Cox contacted Bishop Rose Tressel, head of the United Catholic Church, which describes itself as “an old Catholic heritage church for the church’s homeless.” After giving it a lot of thought, Cox reactivated his ministry in August 2011 and founded the Crossroads Catholic Community, a member of the United Catholic Church.
Its services – held Wednesdays and Saturdays at St. Luke’s – are almost identical to those of the Roman Catholic Church, Cox said.
“The only real difference is that in the Eucharistic prayer, the pope is not prayed for as such; he’s prayed for as the bishop of Rome,” he said. “And we have more freedom in our liturgy; it’s not as rigid. We can draw from Orthodox sources, Old Catholic sources, Roman Catholic sources, Celtic sources. But the basic structure is the same: There’s a gathering around the scriptures, a sermon and the liturgy of the Eucharist, where all believers gather around the table to receive the body and blood of Christ.”
Cox says he averages about a dozen parishioners at the Saturday service, but he said he isn’t measuring his success by the number of people who attend.
“If just one person finds healing or finds peace with their own struggles, then that’s enough,” he said.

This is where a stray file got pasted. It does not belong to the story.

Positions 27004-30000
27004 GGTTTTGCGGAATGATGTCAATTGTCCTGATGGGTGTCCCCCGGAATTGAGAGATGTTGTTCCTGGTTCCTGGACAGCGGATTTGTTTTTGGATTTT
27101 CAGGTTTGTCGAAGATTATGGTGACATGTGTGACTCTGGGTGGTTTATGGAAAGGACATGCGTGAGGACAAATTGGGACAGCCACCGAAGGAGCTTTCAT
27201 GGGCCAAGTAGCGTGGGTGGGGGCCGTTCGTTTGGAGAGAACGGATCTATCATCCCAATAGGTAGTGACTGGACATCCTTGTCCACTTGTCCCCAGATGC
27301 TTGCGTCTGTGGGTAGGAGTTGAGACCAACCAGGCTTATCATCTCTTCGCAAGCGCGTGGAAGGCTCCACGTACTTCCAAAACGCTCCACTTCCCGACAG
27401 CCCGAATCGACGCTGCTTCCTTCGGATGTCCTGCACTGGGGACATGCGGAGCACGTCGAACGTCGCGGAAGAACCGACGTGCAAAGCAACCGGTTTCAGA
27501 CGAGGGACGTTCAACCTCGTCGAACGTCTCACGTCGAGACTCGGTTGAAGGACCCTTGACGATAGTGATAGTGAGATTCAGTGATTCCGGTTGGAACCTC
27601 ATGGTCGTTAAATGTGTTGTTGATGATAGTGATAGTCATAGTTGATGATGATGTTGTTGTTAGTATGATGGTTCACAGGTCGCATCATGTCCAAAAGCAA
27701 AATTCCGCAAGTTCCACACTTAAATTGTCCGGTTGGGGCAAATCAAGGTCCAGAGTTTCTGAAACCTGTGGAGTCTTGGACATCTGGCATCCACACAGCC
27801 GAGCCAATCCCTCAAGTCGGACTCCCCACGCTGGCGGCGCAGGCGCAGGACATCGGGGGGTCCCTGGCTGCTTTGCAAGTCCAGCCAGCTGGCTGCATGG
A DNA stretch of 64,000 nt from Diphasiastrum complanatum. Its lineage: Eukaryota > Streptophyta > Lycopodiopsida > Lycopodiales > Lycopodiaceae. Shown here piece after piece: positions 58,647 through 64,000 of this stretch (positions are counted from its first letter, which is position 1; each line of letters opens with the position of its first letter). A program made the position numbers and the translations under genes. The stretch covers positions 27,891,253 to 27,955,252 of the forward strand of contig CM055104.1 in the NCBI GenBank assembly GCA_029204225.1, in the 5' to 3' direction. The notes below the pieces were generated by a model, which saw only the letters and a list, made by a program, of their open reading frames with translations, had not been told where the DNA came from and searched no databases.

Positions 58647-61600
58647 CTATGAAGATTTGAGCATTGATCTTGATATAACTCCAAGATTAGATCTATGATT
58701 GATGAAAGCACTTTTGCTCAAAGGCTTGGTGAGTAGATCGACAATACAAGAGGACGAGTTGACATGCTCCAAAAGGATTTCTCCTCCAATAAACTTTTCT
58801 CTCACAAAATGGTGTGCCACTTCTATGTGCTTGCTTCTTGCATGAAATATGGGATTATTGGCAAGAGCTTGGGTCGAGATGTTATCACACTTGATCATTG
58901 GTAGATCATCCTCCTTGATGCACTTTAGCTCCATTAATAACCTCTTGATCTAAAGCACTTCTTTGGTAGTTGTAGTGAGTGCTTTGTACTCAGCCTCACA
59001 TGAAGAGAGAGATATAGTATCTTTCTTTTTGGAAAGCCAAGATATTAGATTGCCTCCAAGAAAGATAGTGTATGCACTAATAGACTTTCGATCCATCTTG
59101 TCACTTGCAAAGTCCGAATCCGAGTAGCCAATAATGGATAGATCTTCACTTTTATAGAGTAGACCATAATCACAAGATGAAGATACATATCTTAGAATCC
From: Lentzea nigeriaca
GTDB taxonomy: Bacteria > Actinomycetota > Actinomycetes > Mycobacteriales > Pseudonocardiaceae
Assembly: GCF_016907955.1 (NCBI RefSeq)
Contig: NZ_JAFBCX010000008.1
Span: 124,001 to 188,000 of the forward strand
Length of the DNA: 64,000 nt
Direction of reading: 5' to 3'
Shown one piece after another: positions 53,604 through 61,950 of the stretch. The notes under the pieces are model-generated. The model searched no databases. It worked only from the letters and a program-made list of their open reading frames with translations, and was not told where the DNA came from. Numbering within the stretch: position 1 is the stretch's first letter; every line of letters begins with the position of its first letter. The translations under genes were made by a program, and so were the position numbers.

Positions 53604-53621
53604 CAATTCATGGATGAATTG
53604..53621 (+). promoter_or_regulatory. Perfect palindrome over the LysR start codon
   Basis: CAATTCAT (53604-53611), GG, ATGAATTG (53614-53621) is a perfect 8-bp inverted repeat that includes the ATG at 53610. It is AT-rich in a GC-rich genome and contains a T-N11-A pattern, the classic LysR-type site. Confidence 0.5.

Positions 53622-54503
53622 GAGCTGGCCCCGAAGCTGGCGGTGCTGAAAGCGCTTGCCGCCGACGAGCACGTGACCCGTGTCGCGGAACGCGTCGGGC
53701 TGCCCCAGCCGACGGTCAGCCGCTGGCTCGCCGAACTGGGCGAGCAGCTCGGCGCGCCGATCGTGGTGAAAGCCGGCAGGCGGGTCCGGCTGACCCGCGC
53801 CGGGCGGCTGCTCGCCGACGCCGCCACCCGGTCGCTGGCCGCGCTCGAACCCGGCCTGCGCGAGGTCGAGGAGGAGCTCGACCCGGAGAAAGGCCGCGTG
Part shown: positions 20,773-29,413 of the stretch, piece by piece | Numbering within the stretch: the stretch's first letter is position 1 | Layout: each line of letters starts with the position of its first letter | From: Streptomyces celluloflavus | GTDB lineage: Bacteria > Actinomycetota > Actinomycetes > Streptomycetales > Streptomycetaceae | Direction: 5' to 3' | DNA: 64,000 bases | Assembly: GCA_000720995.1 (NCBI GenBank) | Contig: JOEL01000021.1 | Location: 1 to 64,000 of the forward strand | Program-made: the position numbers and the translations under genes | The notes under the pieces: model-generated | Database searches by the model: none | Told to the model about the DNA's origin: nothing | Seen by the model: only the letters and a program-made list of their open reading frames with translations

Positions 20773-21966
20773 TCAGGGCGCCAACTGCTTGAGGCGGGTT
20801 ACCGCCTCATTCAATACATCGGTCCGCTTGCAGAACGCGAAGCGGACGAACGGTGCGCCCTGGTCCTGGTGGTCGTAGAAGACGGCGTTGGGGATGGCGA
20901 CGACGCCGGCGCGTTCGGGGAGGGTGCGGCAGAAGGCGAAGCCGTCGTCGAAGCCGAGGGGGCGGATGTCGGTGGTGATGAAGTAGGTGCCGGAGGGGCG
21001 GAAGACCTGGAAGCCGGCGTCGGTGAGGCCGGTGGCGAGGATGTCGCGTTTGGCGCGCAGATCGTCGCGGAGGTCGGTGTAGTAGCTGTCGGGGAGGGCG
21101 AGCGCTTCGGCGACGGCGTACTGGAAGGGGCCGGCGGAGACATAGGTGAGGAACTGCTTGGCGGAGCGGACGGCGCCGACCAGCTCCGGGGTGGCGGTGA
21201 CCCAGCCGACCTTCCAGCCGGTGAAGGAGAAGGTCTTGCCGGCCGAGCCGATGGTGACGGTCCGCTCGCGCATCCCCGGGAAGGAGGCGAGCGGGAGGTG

Crossroads has also been taking its message to the street. Cox, Gaillard and several of the Crossroads Community’s parishioners provided “Ashes to Go” on Ash Wednesday, Feb. 22, outside the Saranac Lake post office and in the Sears parking lot. About 60 people received ashes and blessings, Cox said.
Cox stressed that he’s not out to pick a fight with the Roman Catholic Church and its local parishes, like St. Bernard’s in Saranac Lake.
“What’s unique about this is you are free to come and go,” he said. “You can be a part of this community and still be a Baptist, a Methodist, an Episcopalian, a Roman Catholic – whatever you want. Our object is not conversion. It’s just a matter of belief and practice, and we want to return to what all of Christianity held in common.”
The Rev. Mark Reilly, pastor of St. Bernard’s, was reluctant to speak about the Crossroads group, although he said he is aware of it.
“To the degree that we may share some things as common as Christians, that’s one thing,” Reilly said. “To the degree that it’s another form of schism, that it appears to be, I need to be very careful.”
Gaillard called what Cox is doing “very exciting.”
“I think that the idea of that very specific ministry of reaching out the marginalized – it’s a very important one,” she said. “All churches seek to do that, but when you’ve got a different sort of ecclesiastical structure that supports it, that’s a new way of doing things, and that’s what he has.”
Crossroads parishioners like Angela Estes of Saranac Lake are just as enthusiastic. Estes said she grew up in the Roman Catholic Church but became dissatisfied with the church’s hierarchy in the wake of the priest sex abuse scandal and because she said she was “treated differently” when she got divorced.
Estes said she likes the Crossroads Community because “there’s no judgment at all, and the rules are not the same. You can be divorced, you can be gay, you can be a woman priest. It’s just church. It’s wonderful.”